I'm kind of an emotional guy. When it comes to defending and protecting my son, I am finding that I have a very short fuse.
Busch Gardens, Virginia: If you have ever been there you understand that it is basically built on the side of a mountain. It is extremely hilly and difficult to navigate on foot, and it's spread out over acres and acres of beautiful property.
Understanding how difficult the terrain is to navigate, the Busch people designed an elaborate system of Sky Rides that gently whisk you through the air to various Sky Ride depots around the park. Seems pleasant enough, right?
It was about 103 degrees and 99.9% humidity. My son was about 4. My daughter was about 7 and my wife was about... (do you think I'm crazy?) We brought Eric's stroller that basically served as our pack mule for the day, loaded with all of our ammunition to keep Eric happy. It held his juice, his Sesame Street guys, his cloth diapers, spare clothes, an ironing board and, probably a power tool or two. And guess what... strollers weren't allowed on the Sky Ride (they are now, and I think I am solely responsible for that change of policy).
I don't remember what got into us, but we must have been feeling especially froggy that afternoon. We wanted to make a trip to the other side of the park, which might as well have been the other side of the continent. We assessed the risk, Eric's mood, our overall stress level at the time and our chances for going down in flames, and decided to park the stroller and take the Sky Ride to the other side of the planet... I mean park.
Eric LOVED the Sky Ride and, to this day it remains his favorite ride at any amusement park. We touched down about 300 nautical miles from where we left our stroller and actually had a pleasant 4 or 5 minutes of entertainment. Until....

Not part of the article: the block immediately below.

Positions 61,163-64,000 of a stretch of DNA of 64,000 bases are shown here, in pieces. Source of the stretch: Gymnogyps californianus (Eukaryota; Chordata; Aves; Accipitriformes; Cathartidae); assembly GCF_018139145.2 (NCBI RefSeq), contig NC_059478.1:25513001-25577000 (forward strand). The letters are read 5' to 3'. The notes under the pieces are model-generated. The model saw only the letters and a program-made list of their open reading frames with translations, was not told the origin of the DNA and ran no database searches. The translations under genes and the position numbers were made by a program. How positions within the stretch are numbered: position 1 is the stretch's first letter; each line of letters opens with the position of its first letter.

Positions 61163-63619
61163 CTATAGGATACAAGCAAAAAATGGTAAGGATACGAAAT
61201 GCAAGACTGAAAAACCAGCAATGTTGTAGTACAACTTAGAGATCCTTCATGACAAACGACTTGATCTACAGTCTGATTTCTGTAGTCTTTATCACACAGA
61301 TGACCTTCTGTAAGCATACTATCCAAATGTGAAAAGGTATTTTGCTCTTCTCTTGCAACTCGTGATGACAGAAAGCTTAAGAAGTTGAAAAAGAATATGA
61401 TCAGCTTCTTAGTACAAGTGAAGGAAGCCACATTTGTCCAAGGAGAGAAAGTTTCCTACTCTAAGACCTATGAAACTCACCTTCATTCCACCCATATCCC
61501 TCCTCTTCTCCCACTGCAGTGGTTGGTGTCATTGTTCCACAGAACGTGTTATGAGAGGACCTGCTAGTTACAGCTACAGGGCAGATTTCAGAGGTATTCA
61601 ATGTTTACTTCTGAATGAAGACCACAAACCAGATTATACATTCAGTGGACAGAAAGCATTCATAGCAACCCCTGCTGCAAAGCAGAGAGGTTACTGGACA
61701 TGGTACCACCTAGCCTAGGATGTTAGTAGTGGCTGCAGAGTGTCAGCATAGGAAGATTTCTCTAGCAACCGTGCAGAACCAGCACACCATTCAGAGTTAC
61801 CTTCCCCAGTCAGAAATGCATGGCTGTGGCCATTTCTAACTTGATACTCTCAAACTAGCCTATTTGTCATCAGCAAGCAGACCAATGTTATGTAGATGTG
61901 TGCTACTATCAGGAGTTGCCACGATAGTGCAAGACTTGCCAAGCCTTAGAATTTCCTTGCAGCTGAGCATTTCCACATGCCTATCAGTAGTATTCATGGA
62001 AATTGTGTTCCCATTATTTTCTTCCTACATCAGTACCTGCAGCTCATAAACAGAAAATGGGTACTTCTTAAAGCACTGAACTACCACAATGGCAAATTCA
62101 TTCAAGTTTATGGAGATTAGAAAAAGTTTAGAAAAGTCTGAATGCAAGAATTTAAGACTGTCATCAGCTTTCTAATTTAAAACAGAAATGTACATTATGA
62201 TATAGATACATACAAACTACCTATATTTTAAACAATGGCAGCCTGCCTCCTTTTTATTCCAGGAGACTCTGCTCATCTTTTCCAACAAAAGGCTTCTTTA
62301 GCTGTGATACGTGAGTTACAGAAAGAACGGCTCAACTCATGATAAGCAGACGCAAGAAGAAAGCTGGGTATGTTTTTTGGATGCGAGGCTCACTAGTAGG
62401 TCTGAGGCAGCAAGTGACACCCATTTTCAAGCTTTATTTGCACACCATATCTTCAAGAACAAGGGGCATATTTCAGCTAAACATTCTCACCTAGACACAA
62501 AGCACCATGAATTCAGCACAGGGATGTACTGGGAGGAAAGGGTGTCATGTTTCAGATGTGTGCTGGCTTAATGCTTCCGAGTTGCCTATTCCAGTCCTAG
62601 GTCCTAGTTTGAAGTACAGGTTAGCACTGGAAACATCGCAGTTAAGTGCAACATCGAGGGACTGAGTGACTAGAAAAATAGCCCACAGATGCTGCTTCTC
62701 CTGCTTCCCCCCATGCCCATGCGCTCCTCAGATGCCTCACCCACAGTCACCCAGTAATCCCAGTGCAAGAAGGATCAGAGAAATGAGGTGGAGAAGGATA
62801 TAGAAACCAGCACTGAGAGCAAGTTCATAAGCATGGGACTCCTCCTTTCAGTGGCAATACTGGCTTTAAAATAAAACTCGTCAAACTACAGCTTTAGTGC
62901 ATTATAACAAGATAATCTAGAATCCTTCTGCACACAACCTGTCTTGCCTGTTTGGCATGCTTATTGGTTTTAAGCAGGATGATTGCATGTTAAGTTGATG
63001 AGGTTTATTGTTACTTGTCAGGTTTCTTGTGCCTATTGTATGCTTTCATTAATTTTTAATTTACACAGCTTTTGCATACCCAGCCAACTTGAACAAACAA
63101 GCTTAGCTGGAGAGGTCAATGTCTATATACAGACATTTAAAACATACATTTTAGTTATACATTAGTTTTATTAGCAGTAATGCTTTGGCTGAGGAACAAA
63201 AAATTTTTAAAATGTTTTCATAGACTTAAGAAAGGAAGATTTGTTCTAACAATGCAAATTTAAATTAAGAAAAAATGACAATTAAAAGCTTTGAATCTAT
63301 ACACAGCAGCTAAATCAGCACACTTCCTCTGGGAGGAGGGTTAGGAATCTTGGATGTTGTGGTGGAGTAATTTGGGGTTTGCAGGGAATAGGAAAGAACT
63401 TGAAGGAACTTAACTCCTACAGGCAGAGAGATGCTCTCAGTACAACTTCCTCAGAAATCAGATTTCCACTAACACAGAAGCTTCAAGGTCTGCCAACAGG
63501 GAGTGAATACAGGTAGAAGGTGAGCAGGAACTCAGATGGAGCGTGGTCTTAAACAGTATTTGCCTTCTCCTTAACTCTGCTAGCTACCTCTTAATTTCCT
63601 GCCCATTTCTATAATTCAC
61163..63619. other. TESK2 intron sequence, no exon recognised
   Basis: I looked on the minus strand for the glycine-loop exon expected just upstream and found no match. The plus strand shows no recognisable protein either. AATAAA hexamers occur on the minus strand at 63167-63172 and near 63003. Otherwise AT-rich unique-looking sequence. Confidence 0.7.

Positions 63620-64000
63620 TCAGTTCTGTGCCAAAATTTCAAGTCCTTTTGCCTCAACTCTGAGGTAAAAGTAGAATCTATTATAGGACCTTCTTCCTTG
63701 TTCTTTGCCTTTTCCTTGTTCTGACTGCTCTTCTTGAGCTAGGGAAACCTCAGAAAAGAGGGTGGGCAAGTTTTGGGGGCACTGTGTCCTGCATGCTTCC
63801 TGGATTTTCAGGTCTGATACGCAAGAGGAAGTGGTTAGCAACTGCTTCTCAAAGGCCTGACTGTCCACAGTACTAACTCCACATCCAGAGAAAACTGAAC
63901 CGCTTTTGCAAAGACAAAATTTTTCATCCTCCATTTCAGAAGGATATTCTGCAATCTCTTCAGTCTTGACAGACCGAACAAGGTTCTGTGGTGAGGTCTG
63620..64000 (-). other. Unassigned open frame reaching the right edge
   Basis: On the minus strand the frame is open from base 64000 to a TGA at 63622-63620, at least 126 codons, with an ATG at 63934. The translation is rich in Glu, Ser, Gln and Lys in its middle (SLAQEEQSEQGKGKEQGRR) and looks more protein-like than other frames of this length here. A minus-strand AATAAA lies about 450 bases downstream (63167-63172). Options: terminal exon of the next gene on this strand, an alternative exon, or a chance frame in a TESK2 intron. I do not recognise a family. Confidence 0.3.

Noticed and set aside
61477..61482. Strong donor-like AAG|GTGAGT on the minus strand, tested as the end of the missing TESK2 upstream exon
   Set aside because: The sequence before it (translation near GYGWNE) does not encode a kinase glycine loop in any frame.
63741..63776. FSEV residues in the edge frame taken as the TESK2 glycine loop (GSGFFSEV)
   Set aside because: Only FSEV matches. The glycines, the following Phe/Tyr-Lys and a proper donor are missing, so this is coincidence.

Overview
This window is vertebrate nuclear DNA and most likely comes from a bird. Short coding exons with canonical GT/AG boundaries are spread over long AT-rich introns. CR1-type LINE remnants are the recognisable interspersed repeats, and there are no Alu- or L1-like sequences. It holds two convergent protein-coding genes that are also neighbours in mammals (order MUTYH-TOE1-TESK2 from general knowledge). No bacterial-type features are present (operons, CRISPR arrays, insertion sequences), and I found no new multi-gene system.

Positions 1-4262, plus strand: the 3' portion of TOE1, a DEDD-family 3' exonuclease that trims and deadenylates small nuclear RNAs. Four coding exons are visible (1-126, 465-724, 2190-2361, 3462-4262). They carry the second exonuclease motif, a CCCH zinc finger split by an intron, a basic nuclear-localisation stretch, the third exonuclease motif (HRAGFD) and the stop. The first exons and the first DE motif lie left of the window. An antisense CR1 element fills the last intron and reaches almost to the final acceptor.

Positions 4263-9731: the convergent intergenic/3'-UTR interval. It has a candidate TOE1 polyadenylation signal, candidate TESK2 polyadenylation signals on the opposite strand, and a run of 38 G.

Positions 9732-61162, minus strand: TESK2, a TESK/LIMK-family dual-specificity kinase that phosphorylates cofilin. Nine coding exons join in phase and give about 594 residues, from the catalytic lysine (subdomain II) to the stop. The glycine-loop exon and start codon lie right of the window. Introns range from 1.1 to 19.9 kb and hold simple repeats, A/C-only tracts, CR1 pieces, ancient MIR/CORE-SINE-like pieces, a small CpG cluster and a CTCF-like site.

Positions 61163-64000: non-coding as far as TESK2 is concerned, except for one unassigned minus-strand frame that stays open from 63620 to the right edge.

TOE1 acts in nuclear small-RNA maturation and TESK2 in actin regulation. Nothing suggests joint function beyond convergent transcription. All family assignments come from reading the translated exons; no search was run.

Eric wanted his diaper. No, I mean Eric WANTED HIS DIAPER NOOOOW!
Patience has never been his strong suit. I'm not quite sure where he gets that trait. But he went into complete meltdown... kicking, screaming... snot flying meltdown.
I wiped the sweat off my brow and did what any chivalrous moron husband would do: I volunteered to take the Sky Ride back to the other side of the planet with Eric and retrieve his coveted diaper.
I had to pick him up and carry him. Did I mention it was 156 degrees? We reached the Sky Ride depot and the line to board the freaking thing was about 20 minutes long. Eric continued to kick and scream and was beyond being reasoned with. I kept a brave face on and held it together all the way through the line. I reached the boarding platform and... let's call him Billy. Billy the 17 year old Sky Ride operator stopped us.
"Sir, he can't get on the ride while he is screaming and kicking. It's a safety hazard."
My peripheral vision started to go black, but I kept it together a little longer. "He's OK," I said. "I just need to get to his stroller on the other side of the park. He'll be fine once we get on."
My man Billy was bucking for Head Safety Officer or something. "I'm sorry, Sir. I am not allowed to let any child who is screaming and kicking on the ride."
Yeah, I think you know where this is going...
"Listen, Billy. That is the second time you called this thing a 'RIDE'. It's not a 'RIDE'. It is TRANSPORTATION! The jackasses who built this freaking park designed it so you have to use these flying death boxes to navigate this Hell Hole! I'm not trying to get on for my enjoyment! I'm getting on and you are pressing that God-Damned green button."
Billy had spunk. "It ain't happening, Sir." Then he picked up his little bat-phone to call security.
I have a very well-paying job and a great pension. My bosses don't often see the humor in disorderly persons arrests in far-away states. I'm not good at math, but I did a quick calculation in my head and realized Billy was holding all the cards. I backed down.
I carried my son through the entire park on foot. Somewhere around mile 15 he fell asleep on my shoulder and I actually began to chuckle to myself. "Someday I'm going to write about this. They will never believe me."